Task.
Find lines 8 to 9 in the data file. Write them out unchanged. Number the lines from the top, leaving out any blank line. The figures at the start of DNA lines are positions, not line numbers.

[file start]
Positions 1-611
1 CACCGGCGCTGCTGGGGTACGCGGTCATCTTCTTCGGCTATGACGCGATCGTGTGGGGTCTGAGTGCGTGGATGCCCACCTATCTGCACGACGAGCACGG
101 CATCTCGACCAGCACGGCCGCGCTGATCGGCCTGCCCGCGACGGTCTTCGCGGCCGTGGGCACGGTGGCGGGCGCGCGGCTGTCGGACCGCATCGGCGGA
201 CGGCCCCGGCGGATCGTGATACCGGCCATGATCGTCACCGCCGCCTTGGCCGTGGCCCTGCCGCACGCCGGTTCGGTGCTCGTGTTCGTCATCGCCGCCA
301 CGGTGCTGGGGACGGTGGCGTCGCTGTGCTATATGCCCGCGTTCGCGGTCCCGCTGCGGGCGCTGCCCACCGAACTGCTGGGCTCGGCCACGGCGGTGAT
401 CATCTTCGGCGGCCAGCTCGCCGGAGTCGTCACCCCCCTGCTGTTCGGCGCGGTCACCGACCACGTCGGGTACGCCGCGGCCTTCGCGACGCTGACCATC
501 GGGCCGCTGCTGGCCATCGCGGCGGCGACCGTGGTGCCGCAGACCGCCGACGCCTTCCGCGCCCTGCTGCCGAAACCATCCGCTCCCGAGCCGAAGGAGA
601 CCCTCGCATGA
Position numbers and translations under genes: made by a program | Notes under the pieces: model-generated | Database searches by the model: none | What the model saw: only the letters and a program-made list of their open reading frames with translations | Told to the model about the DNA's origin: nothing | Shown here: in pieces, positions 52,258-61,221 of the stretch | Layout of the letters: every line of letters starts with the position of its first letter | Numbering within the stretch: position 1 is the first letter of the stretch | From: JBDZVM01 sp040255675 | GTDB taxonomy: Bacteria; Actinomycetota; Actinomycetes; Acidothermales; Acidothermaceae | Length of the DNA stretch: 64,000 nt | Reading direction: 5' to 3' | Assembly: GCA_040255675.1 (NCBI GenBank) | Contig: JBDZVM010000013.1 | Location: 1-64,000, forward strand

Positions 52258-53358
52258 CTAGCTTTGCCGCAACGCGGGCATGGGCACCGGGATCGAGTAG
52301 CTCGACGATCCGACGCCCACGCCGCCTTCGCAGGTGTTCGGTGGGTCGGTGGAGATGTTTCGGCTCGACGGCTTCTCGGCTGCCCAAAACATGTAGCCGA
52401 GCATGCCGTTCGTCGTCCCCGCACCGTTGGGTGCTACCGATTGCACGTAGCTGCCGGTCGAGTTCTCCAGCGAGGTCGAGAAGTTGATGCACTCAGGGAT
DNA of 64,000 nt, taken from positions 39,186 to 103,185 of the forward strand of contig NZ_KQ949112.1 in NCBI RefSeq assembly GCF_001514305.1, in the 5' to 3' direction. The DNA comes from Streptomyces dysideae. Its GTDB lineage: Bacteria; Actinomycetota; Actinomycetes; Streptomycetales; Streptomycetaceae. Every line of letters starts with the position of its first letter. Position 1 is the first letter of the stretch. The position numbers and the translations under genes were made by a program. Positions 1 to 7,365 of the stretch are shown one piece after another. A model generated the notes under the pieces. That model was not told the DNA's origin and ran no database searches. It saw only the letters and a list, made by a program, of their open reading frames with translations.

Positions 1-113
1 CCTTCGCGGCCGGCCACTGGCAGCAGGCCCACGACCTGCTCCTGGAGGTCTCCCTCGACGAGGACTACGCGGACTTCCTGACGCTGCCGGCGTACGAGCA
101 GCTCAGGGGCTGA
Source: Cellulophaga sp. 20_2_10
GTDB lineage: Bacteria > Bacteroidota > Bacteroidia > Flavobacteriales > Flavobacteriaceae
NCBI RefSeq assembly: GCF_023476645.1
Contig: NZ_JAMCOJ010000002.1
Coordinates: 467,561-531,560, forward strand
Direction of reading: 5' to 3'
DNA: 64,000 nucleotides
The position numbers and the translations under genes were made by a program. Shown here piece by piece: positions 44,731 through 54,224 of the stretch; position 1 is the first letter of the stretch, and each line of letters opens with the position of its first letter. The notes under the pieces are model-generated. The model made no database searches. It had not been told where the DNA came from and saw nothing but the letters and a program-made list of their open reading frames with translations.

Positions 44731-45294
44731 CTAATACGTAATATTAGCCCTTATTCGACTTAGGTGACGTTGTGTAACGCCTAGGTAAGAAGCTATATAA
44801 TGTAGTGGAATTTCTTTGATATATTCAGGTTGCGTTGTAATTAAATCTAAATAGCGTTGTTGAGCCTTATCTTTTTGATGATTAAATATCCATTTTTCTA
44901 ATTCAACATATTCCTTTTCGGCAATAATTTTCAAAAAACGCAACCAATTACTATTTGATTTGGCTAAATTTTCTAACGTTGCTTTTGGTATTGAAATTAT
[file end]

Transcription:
601 CCCTCGCATGA
Position numbers and translations under genes: made by a program | Notes under the pieces: model-generated | Database searches by the model: none | What the model saw: only the letters and a program-made list of their open reading frames with translations | Told to the model about the DNA's origin: nothing | Shown here: in pieces, positions 52,258-61,221 of the stretch | Layout of the letters: every line of letters starts with the position of its first letter | Numbering within the stretch: position 1 is the first letter of the stretch | From: JBDZVM01 sp040255675 | GTDB taxonomy: Bacteria; Actinomycetota; Actinomycetes; Acidothermales; Acidothermaceae | Length of the DNA stretch: 64,000 nt | Reading direction: 5' to 3' | Assembly: GCA_040255675.1 (NCBI GenBank) | Contig: JBDZVM010000013.1 | Location: 1-64,000, forward strand